The presidential adviser noted that in the state budget of Ukraine for this year inflation is planned at 6.2%, however, given the situation in the world, consumer price growth is likely to be higher.
“Because we have so-called imported inflation,” the adviser explained. “This is inflation that is not affected by the central bank of any country, in our case, the National Bank of Ukraine. It is imported into our country, it comes from the external circuit.”
Among the main causes of inflation in the world, Ustenko named the rise in energy prices and the likely rise in prices for agricultural products.
“A large rise in energy prices is the first thing. And secondly, the demand for agricultural products is significant. Harvest failures are expected in several Latin American countries. And if there is not enough supply, then prices may rise. We expect additional inflationary surges in this commodity market” he explained.
In such a situation, the task of the government is to develop a mechanism to protect the most vulnerable segments of the population, the presidential adviser added.
“Everyone will suffer from inflation. But those countries that belong to the group of so-called developing economies will suffer more than others. And Ukraine belongs to such an economy. Last week there was a warning from the International Monetary Fund that they expect such changes in general world. Therefore, I believe that we need to develop the right strategy in advance to protect our own population,” he said.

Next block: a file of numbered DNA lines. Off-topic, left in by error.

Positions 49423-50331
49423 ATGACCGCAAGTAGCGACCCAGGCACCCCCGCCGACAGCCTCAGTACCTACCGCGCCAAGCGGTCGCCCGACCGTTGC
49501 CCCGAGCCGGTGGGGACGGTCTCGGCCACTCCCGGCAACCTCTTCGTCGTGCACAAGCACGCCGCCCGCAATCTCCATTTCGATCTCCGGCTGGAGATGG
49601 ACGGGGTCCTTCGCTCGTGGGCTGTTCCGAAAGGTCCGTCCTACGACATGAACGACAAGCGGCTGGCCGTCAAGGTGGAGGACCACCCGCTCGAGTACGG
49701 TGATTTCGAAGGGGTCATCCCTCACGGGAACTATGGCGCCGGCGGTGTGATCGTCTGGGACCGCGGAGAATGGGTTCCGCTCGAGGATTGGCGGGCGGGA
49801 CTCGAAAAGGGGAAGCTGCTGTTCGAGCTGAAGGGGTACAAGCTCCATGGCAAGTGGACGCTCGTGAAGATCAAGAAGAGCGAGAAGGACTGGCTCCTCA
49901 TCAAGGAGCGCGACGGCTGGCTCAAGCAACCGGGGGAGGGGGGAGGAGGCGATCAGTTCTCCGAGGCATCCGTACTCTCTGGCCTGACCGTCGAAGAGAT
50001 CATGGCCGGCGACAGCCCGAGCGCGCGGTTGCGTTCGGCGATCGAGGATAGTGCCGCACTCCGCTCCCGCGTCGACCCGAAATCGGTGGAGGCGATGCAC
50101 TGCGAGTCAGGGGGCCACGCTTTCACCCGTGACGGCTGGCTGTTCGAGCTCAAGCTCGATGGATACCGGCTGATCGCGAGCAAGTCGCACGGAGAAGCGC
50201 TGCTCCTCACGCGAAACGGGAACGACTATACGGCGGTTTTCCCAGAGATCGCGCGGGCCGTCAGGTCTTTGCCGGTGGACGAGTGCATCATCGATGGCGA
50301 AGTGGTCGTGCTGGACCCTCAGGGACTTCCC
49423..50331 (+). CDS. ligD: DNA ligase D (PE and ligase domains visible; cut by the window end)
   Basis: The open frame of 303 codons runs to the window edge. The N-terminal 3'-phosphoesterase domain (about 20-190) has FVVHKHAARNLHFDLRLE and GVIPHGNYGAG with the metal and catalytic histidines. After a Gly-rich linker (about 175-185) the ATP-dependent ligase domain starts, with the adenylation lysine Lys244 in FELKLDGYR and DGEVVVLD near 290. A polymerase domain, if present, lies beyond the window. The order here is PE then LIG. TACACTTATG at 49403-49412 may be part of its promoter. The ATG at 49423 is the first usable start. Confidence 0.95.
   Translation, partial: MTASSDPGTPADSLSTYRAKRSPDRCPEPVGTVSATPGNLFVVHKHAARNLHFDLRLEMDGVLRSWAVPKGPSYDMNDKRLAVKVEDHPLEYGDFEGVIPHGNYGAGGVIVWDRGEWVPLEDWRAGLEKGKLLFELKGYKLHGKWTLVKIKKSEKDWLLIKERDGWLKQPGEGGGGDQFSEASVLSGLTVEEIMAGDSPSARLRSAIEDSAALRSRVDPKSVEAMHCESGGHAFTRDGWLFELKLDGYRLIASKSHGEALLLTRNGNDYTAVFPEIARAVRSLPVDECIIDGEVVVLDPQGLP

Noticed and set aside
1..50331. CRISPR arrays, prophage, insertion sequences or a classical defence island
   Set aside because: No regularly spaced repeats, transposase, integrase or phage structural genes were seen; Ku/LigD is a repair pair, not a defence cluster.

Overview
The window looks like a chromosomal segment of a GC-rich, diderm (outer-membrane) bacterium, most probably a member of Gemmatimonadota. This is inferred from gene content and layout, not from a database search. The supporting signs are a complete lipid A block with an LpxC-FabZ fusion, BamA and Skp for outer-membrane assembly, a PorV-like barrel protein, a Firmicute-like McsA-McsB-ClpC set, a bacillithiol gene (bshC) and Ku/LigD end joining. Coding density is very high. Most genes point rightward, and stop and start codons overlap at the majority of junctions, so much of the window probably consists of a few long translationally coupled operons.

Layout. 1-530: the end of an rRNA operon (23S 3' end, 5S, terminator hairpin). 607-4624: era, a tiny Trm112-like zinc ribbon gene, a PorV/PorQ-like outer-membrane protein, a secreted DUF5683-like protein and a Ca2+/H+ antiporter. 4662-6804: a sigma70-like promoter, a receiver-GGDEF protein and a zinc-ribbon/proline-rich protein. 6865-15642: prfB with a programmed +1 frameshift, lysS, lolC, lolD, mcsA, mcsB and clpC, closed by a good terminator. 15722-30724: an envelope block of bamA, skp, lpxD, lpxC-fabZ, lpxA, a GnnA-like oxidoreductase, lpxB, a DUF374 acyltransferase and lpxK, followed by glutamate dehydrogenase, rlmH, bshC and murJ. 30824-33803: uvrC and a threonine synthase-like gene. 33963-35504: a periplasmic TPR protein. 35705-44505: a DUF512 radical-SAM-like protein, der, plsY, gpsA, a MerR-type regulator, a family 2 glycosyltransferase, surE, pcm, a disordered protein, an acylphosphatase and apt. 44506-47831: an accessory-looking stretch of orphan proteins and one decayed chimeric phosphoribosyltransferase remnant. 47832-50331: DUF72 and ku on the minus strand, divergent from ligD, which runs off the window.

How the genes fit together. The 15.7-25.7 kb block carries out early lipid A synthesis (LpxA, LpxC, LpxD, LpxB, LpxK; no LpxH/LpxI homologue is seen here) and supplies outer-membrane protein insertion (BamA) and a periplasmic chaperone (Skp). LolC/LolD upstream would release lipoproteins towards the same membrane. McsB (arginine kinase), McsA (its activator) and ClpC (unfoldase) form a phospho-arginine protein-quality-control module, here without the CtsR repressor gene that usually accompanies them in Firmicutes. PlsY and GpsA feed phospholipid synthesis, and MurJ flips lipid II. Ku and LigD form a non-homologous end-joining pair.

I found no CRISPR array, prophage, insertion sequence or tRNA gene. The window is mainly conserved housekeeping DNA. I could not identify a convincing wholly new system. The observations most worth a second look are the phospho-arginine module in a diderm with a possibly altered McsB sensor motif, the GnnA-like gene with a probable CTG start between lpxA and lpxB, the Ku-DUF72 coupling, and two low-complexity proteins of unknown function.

On January 20, the National Bank raised the discount rate from 9% to 10% as part of the fight against inflation. By raising the discount rate, the regulator raises the cost of money for end consumers, thereby limiting demand. As a result, the rate of price growth slows down, but along with it, the development of the economy also slows down. The previous increase took place on 9 December. About the motives of the NBU in detail in the article Money has risen in price in Ukraine.
The IMF warned on January 11 that emerging economies should prepare for a tightening of the Federal Reserve’s policy. In particular, the Fed’s rate hike, which is expected to be at least three times this year, will have an impact on many states that will have to use a range of political levers. This includes the devaluation of national currencies and problems with public debt. Read more about this in the material The Fed is raising rates. What should Ukraine prepare for?
Earlier, Ustenko said that due to high inflation, which Ukraine will not be able to avoid this year, the authorities are considering options to help vulnerable segments of the population. In particular, this could be the introduction of so-called food stamps – but not like in the USSR, but like in the USA.
A jump in prices for food commodities, he said, will lead to inflation in the amount of 8-10% – and this may already require anti-crisis measures. “Given that the food group in the Ukrainian consumer basket is more than significant – almost 50% – such an increase in prices could become a serious inflationary shock,” Ustenko said.
Read more about the American experience with food stamps in the article Ukraine prepares for a price shock.